We had sleep problems last week, so we’ve acquired quite a few items under this category:
I’d better mention this article (which most of rogueclassicism’s readers have probably already seen) on the ubiquity of alcohol in assorted Greek literature:
Nice feature on Stephen Miller:
Art Spisak is now an associate provost at MSU:
What’s on Dan Garrison’s desk:
A feature on Valerio Manfredi:
I suppose it’s better than nothing:
Obvious opportunity for ClassCon:
An update on that circumnavigation-of-Africa-in-a-Phoenician ship story:
A Celtic hoard found in the Netherlands might be of interest:
Interesting piece on Linnaeus and all that:
Touristy Thing on Pamphylia:
An interesting looking exhibition/lecture series:
Review of Pompeii and the Roman Villa:
Some folks in Sussex aren’t too happy with a proposed Roman museum site:
More on that “Centurion” film in the works:
Too early to pass judgement on this one:
Latest on the Uderzo family dispute:
Last, and certainly least, is this week’s bit of ClassCon from the Spoof:
Outside of that stuff, we should note that thehe Podcasting and the Classics session from the APA is now available on ITunes (and downloaded to my IPod) …
A cinema fire in Izmir has revealed remains of a Roman-era wall. Dixit Akın Ersoy, who led the excavations:
“(The excavation) of the agora is the best heritage to leave behind for future generations. With the support of Izmir Metropolitan Municipality, the environment of the Izmir agora, one of the biggest and oldest agoras in the world, has been opened up and can now be seen by people from the Çankaya neighborhood. We have not started work on the wreckage of the cinema building yet but we believe this ancient site is two times bigger than the local agora site.”
According to Variety, post alia:
Soderbergh has always wanted to make a sports film and sparked to the opportunity to reteam with Pitt. Soderbergh is looking to make the picture his next directing assignment.
He had been expected to next direct “Cleo,” a musical about the fatal romance between Egyptian queen Cleopatra and Roman general Marc Antony. Soderbergh had lined up his “Traffic” star Catherine Zeta-Jones to play the title character and had Hugh Jackman in his sights for Antony. Though he set his financing, Soderbergh decided to push back the film until next year after Jackman dropped out because of scheduling problems.
… the libations appear to be working …
Has anyone noticed of late that reading/quoting Marcus Aurelius’ Meditations seems to have become the barometer of whether you are a serious intellectual these days? Look at these examples just in the past week … from the DC Examiner in regards to Arthur Brooks (president of the American Enterprise Institute):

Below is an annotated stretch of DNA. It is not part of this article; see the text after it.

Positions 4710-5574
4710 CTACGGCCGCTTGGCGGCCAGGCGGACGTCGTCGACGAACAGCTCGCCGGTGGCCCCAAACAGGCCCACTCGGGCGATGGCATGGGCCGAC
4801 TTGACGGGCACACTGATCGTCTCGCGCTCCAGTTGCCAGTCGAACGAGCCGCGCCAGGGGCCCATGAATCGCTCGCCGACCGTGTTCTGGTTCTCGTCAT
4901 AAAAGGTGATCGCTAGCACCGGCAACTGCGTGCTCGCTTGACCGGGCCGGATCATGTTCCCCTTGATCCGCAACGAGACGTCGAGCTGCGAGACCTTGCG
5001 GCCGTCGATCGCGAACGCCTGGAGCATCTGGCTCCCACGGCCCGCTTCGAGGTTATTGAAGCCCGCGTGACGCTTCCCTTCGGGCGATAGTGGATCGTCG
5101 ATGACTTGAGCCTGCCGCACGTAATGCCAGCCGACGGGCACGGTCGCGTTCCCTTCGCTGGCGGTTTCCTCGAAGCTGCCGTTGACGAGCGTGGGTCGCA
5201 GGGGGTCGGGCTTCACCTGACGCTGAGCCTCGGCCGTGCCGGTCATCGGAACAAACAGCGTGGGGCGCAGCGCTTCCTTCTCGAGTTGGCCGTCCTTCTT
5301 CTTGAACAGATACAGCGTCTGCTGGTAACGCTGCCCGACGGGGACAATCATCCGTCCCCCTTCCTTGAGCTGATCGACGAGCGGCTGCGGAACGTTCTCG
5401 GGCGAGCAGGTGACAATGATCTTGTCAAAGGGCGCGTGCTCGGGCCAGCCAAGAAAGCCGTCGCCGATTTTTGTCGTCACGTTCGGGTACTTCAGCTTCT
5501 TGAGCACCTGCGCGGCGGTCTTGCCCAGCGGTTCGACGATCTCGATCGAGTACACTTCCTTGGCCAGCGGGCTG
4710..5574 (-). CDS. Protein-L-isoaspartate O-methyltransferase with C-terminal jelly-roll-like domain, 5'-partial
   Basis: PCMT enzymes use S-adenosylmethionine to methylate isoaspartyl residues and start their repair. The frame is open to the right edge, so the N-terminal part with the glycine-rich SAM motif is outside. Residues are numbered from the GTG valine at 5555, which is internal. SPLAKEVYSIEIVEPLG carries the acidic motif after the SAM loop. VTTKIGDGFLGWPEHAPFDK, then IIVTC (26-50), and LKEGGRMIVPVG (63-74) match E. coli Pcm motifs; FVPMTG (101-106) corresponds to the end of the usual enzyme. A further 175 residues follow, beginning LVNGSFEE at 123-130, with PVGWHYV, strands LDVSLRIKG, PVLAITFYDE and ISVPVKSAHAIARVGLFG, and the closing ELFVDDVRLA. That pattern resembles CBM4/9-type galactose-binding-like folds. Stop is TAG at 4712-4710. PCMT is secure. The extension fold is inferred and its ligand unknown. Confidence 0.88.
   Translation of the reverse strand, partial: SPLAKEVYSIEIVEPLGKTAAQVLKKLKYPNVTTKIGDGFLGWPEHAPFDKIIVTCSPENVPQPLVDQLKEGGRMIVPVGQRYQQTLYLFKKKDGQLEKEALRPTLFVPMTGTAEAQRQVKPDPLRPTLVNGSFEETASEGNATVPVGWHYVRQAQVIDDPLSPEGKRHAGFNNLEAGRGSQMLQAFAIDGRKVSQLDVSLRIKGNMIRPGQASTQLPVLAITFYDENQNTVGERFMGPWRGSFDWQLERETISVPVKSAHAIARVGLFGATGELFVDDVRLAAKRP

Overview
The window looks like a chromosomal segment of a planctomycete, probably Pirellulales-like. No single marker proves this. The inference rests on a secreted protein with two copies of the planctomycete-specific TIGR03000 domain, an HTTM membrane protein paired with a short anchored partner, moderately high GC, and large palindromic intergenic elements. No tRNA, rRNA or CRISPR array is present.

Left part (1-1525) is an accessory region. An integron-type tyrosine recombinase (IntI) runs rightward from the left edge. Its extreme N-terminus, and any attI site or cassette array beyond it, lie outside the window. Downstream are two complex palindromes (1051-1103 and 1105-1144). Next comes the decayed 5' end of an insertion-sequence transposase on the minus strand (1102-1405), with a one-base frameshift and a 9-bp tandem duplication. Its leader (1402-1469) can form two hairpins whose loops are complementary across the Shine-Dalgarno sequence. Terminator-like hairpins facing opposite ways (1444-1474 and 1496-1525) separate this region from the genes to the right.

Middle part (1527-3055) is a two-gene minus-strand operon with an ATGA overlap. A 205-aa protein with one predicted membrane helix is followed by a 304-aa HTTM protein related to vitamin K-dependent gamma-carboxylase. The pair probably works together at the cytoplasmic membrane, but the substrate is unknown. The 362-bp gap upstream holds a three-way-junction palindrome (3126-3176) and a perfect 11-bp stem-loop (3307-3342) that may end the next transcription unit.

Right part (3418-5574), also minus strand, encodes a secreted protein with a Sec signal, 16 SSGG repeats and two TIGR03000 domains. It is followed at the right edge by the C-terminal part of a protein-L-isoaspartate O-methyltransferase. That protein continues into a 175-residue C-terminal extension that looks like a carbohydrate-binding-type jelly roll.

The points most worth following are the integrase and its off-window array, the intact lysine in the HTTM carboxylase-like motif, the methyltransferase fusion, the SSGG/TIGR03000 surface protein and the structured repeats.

So it is that he begins his day with this routine: For an hour beginning at 5:30 a.m., he exercises — cardio and weights. (The rigor of the regimen is obvious from his linelike figure.) As the early morning continues, Brooks, a Roman Catholic, reads the Bible and, lately, has devoted some of his morning reading period to the second century A.D. “Meditations of Marcus Aurelius.” He also does math problems.
Then, Sir Terry Wogan was mentioning in a Times interview:
I’m very interested in religion and if you went into my loo you’d find the writings of St Thomas Aquinas and Marcus Aurelius.
Then there’s Alexander Lebedev, the new owner of the Evening Standard, who was also mentioned in the Times:
One of his many historical heroes is the Roman emperor Marcus Aurelius. “I would like to think that I am following his example, rather than other emperors who were more profligate.”
He was a bit more explicit in the Independent:
He conceded that his financial resources had been drained by the economic downturn. “I will survive? Every economic crisis is cyclical – one day you borrow cheaply, one day you have to pay it all back. Like Deribaska’s 27 billion or Usmanov with 12. So I didn’t amass any losses, any debts, and I live through it. So, for me, my personal consumption is very limited. I’m taught to be more Marcus Aurelius than Caracalla if you know your Roman history.”
The incipit of a review at io9 which might be of interest:
Wonder Woman traces a fairly familiar version of the character’s origin story. When fighter pilot Steve Trevor (Nathan Fillion) crash lands on the Amazon island of Thermyscira, he represents the first man any of the Amazons have seen in over two millennia. Queen Hippolyta (Virginia Madsen) organizes a contest to determine who will escort Steve back to man’s world, and her daughter Diana (Keri Russell) emerges victorious. Eager to learn more about the world outside Thermyscira and to foster a new dialogue between the genders, Diana quickly finds nothing but disillusionment upon her arrival in New York City. Meanwhile, Ares (Alfred Molina), the god of war, has escaped from his Amazonian prison with plans for revenge against his captors and endless war for all humanity.
Minus the addition of Ares, it’s a well-known, well-worn take on the character’s origins, but it’s a story that lacks the iconic sweeps of Batman or Superman’s beginnings. The Wonder Woman story is full of a lot of potentially tricky elements, such as the heavy reliance on Greek mythology and the presence of some complicated gender politics. Wonder Woman’s triumph lies its in willingness to embrace these same elements that have likely stymied so many previous adaptation attempts; Gail Simone and Michael Jelenic’s screenplay places the Greek gods front and center, and Diana is true to her status and beliefs as a warrior princess.